PARIS - Sometimes a company needs new people to help it change itself.
Since Murat Gunak joined Peugeot as head of design in late 1994, some fresh air has blown over the design center in La Garenne Colombes, near Paris. With his youthful and enthusiastic personality, Gunak may be the ideal fellow to rejuvenate the old lion brand.
The 205 successor, due to arrive in spring, will be the first car to wear Gunak's mark. It is expected to have a more aggressive style, more tension in its lines. It will also be a key element in Peugeot's struggle for a new brand image and a more convincing product strategy.
Gunak knows a lot about how to revive an image. As the studio manager at Mercedes-Benz in the early 1990s, he is one of the fathers of the A-class and the SLK roadster.
He likes to compare Peugeot with Mercedes: 'The two companies contributed to the start of the car industry. They are both family-based companies, and they both have a strong brand image in their respective category.'
Gunak's love affair with cars began in Turkey, his homeland. 'In Turkey, everyone dreams of a car. So I dreamed of owning a company which would make cars.'
The dream took a different shape.
After he finished high school in Germany, where he had come with his family in 1973, he started design courses at the Fine Art College in Kassel, Germany.
'I needed to find a six-month internship to complete my course. So I wrote a letter to Mercedes Benz. (Chief Designer) Bruno Sacco himself answered and he took me as a trainee,' Gunak said. 'I've always been lucky in meeting people who helped me a lot.'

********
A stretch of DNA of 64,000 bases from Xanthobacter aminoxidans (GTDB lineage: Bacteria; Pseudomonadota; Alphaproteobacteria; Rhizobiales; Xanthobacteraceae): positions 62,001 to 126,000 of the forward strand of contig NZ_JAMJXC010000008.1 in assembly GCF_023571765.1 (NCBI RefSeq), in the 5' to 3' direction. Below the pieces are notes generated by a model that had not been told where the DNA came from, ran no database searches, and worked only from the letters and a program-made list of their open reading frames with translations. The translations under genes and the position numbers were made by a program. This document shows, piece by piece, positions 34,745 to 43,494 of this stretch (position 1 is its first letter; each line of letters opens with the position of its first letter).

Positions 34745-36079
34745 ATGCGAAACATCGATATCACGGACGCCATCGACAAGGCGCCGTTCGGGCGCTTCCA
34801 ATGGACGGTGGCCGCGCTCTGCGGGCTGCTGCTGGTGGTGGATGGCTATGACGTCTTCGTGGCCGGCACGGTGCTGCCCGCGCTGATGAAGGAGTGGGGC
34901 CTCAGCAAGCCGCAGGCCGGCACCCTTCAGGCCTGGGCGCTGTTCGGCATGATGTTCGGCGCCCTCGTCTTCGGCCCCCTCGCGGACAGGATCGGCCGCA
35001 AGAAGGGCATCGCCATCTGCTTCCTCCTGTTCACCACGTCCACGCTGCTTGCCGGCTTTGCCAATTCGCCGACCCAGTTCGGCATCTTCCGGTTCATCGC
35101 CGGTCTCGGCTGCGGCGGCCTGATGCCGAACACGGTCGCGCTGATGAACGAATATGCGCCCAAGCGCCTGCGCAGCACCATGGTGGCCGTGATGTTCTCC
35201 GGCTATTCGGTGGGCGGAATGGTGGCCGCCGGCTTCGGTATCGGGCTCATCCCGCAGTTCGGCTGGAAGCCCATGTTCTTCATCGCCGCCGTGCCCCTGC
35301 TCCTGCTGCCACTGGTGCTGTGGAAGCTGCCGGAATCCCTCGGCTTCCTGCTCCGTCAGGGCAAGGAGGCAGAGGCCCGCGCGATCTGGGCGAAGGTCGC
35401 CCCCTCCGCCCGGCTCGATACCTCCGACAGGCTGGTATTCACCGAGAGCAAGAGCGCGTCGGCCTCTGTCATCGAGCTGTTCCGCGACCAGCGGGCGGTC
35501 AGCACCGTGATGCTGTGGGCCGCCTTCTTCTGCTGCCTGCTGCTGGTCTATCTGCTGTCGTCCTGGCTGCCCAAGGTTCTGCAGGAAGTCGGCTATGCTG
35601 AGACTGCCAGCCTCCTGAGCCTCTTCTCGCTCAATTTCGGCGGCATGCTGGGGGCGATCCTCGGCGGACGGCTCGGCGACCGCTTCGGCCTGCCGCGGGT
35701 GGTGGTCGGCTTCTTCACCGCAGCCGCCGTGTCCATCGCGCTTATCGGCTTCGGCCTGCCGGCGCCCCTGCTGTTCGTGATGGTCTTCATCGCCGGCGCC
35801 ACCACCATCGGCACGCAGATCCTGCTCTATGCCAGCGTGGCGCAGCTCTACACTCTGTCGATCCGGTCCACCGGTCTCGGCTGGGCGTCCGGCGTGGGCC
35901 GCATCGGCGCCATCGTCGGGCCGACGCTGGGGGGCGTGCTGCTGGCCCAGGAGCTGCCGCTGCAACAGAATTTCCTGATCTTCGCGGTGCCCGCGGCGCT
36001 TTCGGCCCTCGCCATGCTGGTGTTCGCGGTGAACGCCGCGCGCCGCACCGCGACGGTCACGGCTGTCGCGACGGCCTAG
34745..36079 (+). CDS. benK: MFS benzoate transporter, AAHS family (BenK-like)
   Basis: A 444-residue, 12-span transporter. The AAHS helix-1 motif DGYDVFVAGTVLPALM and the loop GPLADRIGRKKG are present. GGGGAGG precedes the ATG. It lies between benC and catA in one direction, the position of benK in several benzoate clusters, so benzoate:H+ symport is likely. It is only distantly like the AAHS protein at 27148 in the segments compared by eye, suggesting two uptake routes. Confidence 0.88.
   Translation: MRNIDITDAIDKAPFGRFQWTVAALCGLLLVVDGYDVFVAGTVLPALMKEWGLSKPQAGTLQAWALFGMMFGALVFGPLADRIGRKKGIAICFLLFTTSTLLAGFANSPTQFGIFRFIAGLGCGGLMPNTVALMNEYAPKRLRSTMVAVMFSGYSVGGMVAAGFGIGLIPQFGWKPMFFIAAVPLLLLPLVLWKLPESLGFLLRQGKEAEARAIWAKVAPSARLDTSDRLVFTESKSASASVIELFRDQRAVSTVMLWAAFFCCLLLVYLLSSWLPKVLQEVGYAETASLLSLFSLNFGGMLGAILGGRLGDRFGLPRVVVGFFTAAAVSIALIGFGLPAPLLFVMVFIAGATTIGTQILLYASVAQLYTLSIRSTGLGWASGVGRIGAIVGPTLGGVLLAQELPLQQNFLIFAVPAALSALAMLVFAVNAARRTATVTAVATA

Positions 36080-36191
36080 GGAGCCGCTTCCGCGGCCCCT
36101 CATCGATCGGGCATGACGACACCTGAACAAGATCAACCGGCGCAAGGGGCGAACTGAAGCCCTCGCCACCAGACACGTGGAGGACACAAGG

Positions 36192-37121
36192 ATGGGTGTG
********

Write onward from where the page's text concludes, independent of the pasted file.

After his graduation, he worked for a while for the Opera House in Kassel. Then he learned that Ford would give grants to students for studying at the Royal College of Art in London.
Once again, Gunak took up his quill. He wrote to Claude Lobo, Ford's chief designer. 'He met me and sent me to London.'
In 1983 Ford hired Gunak at the Ford design center in Cologne. He contributed to the Fiesta and Sierra models.
When he joined Mercedes-Benz in 1986, he first worked on interior design. Then he joined the C-class project, where he started as a designer and ended as project manager. Afterward, he became studio manager.
'I learned that Peugeot had a strong will to prepare for the future,' he said.
'People from the Sochaux plant and Christian Peugeot (then general manager of Peugeot Deutschland) played a key part in my coming to Peugeot.'
Obviously, the challenge under way at Peugeot fits Gunak.
'Innovation efforts must be made in every field of the company. Design has a critical part in that process,' he says. 'I went through a similar situation at Mercedes. It has been a huge opportunity to do it again now.'
What does he want for Peugeot? 'To make desirable cars, the ones that people turn and stare at in the street.'
With his voice he underlines the word 'desirable.' Maybe because he remembers that passion and cars have a lot to do with each other.